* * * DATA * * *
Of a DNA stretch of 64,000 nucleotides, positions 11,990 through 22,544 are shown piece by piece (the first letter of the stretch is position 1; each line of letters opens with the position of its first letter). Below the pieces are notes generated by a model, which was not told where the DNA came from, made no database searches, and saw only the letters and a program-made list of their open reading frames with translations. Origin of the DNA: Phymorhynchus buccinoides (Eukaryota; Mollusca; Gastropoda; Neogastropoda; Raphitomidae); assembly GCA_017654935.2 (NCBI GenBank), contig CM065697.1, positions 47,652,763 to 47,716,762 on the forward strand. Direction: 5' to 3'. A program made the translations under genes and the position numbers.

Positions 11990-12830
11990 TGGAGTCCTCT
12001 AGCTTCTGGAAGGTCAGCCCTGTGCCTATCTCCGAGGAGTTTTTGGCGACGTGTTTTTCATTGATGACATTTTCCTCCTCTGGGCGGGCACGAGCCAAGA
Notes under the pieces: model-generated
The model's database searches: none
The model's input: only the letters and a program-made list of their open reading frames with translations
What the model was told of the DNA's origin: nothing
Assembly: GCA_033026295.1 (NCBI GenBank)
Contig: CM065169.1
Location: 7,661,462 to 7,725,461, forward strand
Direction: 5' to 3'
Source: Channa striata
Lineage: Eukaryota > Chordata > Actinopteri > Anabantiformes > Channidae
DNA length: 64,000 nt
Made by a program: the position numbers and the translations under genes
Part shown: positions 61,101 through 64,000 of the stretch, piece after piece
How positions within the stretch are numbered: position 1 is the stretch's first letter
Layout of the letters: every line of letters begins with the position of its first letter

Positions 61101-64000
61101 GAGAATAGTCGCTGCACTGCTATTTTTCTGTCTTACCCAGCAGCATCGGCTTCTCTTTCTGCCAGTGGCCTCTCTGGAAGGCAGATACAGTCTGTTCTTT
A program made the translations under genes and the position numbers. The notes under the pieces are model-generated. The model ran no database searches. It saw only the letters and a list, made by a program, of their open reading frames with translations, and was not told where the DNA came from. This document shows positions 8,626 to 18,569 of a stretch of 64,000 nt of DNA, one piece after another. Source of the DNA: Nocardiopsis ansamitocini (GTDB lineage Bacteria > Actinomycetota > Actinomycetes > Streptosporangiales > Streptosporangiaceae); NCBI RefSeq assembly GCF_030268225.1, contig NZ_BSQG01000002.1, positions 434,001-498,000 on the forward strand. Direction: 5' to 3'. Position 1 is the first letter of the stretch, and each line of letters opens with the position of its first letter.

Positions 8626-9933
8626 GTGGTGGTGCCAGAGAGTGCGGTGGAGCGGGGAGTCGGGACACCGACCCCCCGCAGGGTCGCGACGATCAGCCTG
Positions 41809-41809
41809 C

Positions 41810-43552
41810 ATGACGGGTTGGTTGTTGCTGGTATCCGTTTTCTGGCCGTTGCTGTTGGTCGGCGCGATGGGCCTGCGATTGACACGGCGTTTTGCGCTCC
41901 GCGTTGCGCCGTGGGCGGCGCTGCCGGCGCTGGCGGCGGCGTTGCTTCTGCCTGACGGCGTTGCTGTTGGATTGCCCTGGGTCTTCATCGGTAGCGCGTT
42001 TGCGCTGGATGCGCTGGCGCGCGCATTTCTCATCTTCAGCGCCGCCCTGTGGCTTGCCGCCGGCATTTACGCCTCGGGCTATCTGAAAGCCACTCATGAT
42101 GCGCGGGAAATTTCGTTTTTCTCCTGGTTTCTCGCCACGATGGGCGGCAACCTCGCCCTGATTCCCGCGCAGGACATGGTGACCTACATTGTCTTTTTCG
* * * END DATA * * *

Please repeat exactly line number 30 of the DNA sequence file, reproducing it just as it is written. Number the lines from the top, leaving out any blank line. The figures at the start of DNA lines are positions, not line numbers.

42001 TGCGCTGGATGCGCTGGCGCGCGCATTTCTCATCTTCAGCGCCGCCCTGTGGCTTGCCGCCGGCATTTACGCCTCGGGCTATCTGAAAGCCACTCATGAT